National Ag News for May 27, 2022

Administration Steps to Strengthen Food Supply Chains

Ag Secretary Tom Vilsack announced more support, resources, and new rules designed to strengthen the American food supply chains. The new actions will promote fair and competitive agricultural markets, prevent abuse of farmers by poultry processors, and make prices fairer for farmers and American consumers. One of those actions is a proposed rule under the Packers and Stockyards Act intended to protect poultry growers from unfair and deceptive practices in the meat and poultry industry. “Growers say the ‘tournament system’ of payment is ripe for abuse,” Vilsack says. USDA will also make $200 million available to provide financing to independent meat and poultry processors to start up or expand operations. Vilsack also announced another $25 million in investments for workforce training designed to create and expand upon good-paying jobs that can strengthen the meatpacking industry by attracting and retaining employees. USDA is also planning a complete review of its programs to ensure they promote competition.

New Chicken Regulations Are a “Solution Searching for a Problem”

The USDA announced new regulations for the poultry industry that the National Chicken Council isn’t supporting. “This is a solution looking for a problem,” says Mike Brown, NCC President. “The last thing the administration should be doing is pushing increased regulations, red tape, and costs onto businesses at a time of record inflation and input costs.” The organization says this will do nothing to lower food prices, increase competition, or reduce inflation. “This will raise grocery bills for Americans and increase food insecurity,” Brown adds. The NCC says raising chickens under contract is one of the most reliable sources of income to help keep families on the farm. The contract provides income and insulation from market risks like feed costs, floods, and droughts. “It’s ironic that these regulations are getting proposed under the guise of promoting competition,” Brown says. “The performance-based structure of raising chickens is literally the definition of competition.”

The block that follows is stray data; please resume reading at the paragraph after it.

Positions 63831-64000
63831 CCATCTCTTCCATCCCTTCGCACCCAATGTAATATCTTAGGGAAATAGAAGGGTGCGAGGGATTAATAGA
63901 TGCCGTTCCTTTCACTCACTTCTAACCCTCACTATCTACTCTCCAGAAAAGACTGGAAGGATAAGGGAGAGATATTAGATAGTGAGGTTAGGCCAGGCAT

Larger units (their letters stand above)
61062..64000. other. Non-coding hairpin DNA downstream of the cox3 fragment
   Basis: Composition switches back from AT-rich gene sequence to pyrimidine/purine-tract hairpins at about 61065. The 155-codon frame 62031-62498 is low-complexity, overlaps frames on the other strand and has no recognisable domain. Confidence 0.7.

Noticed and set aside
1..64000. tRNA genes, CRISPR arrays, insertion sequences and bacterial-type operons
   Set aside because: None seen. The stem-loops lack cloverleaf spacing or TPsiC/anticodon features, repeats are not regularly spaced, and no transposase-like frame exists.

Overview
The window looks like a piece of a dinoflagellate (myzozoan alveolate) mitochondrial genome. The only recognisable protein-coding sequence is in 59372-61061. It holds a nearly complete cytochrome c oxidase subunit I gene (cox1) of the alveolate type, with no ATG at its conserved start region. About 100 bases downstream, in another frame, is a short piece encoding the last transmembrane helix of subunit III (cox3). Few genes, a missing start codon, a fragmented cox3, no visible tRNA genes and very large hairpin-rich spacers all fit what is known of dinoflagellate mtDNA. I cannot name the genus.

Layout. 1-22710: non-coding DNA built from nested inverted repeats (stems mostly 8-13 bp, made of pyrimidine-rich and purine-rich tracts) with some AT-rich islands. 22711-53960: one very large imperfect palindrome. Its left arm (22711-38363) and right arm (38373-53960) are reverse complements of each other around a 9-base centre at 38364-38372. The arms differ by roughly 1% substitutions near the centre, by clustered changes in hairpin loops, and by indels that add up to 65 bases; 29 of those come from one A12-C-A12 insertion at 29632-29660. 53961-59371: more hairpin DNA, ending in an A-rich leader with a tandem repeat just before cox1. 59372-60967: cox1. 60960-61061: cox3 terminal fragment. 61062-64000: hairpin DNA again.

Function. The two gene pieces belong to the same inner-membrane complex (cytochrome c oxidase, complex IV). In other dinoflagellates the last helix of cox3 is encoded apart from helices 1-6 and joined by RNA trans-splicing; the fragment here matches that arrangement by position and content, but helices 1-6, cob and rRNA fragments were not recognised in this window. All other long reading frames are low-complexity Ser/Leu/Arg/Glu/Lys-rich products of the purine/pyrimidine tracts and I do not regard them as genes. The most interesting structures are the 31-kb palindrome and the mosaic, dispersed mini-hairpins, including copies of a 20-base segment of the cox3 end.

Producers Can Request Voluntary CRP Termination

The USDA will allow participants in the Conservation Reserve Program to request voluntary termination if they are in the final year of a CRP contract. They can make that request following the end of the primary nesting season for the fiscal year 2022. Participants approved for this one-time, voluntary termination don’t have to repay rental payments. It’s flexibility implemented this year to help mitigate the global food supply challenges caused by Russia’s invasion of Ukraine and other factors. “We’ve heard from many producers who want to better understand their options to help respond to global food needs,” says FSA Administrator Zach Ducheneaux. Producers will be able to hay, graze, begin land-preparation activities, and plant a fall-seeded crop before October 1, 2022. In colder climates, this flexibility may allow for better establishing a winter wheat crop or better prepare the land for spring planting. FSA will mail letters explaining options to producers with expiring contracts.

Over 40 Groups Ask USTR for Tariff Relief